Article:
The Aircraft Owners and Pilots Association (AOPA) and National Air Transportation Association (NATA) commented separately on the rule's applicability to general aviation aircraft. Both groups summarized the comments of many of those in opposition by strongly opposing the application of this rule to general aviation operations. The FAA asked interested persons to comment on the applicability of this rule to aircraft operated under 14 CFR parts 91, 125, 129, and 135. AOPA noted that general aviation pilots personally know the passengers that are on board the aircraft, therefore eliminating the possibility of a passenger hijacking the plane. They also contend general aviation aircraft are primarily used for personal or business transportation and that these aircraft pose no greater threat than an average automobile. NATA cited “multiple discussions with security officials at all levels of government,” and based on these discussions they assert that there is no specific or credible terrorist threat related to these aircraft operations.” Many individual pilots and general aviation supporters believed that there was no record of a general aviation aircraft ever being hijacked. Three commenters suggested a continuous ATC transponder might be better suited for Ryder trucks or cars.

The Air Line Pilots Association (ALPA) submitted one of few comments in favor of the NPRM. ALPA agreed that the rule would ensure acceptable aviation security, but also wished to distinguish the difference between safety and security. ALPA cited strengthened flightdeck doors as a preventive safety measure, but they believe the ATC transponder modification should not be seen as a similar measure. They pointed out that modifying the flightdeck doors and other security changes are aimed at preventing a hijacking, while the ATC transponder modification would deter disaster should an aircraft become commandeered. Because they believe this is a security issue and not a safety issue, ALPA felt that the government should fund the changes.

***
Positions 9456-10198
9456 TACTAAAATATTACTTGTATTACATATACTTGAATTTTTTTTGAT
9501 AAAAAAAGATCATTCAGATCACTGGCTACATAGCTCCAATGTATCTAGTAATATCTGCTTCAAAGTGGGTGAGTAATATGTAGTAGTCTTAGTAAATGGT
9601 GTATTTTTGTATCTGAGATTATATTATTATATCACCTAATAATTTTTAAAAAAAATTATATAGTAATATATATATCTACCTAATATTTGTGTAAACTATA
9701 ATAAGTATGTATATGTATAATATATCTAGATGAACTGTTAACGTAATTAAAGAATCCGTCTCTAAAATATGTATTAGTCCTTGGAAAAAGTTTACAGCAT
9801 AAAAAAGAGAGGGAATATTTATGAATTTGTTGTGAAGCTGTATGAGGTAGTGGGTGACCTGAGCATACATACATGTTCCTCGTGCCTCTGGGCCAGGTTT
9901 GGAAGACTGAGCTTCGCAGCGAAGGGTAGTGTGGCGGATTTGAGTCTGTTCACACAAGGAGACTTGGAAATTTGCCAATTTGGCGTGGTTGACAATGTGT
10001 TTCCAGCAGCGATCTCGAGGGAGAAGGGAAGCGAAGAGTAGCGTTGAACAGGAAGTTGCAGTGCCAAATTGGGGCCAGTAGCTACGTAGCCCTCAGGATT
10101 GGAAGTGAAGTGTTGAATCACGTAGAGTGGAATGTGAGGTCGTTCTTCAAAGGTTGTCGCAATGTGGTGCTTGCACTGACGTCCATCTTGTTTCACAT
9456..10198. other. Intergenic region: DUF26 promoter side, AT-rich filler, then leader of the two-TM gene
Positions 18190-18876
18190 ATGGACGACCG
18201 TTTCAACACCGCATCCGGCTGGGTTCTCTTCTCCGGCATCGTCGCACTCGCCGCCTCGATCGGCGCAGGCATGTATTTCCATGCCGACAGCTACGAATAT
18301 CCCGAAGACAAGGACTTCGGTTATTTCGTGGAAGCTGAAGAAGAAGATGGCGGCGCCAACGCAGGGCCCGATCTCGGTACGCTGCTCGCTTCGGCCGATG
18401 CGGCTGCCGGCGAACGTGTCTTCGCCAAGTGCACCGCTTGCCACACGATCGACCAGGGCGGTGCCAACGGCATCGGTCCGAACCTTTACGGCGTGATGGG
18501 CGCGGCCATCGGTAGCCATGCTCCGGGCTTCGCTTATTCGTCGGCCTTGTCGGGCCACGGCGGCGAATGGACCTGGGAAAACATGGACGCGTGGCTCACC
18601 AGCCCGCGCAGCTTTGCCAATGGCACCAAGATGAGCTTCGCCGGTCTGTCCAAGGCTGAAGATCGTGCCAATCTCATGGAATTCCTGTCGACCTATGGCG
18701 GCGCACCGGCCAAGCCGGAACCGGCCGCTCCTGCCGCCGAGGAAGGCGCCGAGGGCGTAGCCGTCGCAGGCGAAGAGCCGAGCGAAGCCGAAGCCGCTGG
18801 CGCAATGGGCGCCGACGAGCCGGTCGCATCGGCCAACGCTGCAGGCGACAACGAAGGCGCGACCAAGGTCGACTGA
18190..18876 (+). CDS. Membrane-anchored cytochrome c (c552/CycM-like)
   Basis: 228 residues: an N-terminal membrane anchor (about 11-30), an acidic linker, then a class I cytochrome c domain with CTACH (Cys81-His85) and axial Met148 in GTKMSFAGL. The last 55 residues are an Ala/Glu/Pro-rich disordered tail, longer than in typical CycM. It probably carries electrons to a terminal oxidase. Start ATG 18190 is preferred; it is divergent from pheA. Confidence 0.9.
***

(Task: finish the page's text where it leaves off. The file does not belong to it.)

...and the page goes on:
The FAA received 15 comments in favor of the proposed rule. The comments in favor of the proposal came from pilots and interested individuals for the most part. Seven commenters felt the proposed rule was appropriate and that it would provide additional needed security after September 11, 2001. Six commenters were opposed to the proposed rule if it were applied to general aviation aircraft but felt the application to commercial aircraft was “great” and “very positive.”

Reason for Withdrawal

We are withdrawing Notice No. 03-02 because the level of security provided by the proposed rulemaking has been accomplished by other completed rules and because of reasons given in overwhelming opposition to the proposal. Several recently implemented security measures in response to the hijackings of September 11, 2001, such as strengthened flightdeck doors, make the modification of the ATC transponder equipment unnecessary. Due to the current security of the flightdeck against intrusion, measures to prevent the disabling of the ATC transponder are unnecessary. Likewise, current safety and security requirements allow pilots time to transmit the necessary hijack alert code and to communicate any danger to air traffic control.

The Transportation Security Administration (TSA) carefully evaluated the NPRM and considered changes that have already been made to the commercial aviation system. TSA does not see sufficient added security value to justify proceeding with this type of aircraft modification at this time. This position has been fully coordinated within TSA and the Department of Homeland Security.

Conclusion

Withdrawal of Notice No. 03-02 does not preclude the FAA from issuing another notice on the subject matter in the future or committing the agency to any future course of action.

The FAA has determined that this regulatory course of action is no longer necessary. Therefore, the FAA withdraws Notice No. 03-02, published at 68 FR 1982 on January 14, 2003.

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Issued in Washington, DC, on June 20, 2007.

John J. Hickey,

Director, Aircraft Certification Service.

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[FR Doc. E7-16846 Filed 8-24-07; 8:45 am]

BILLING CODE 4910-13-P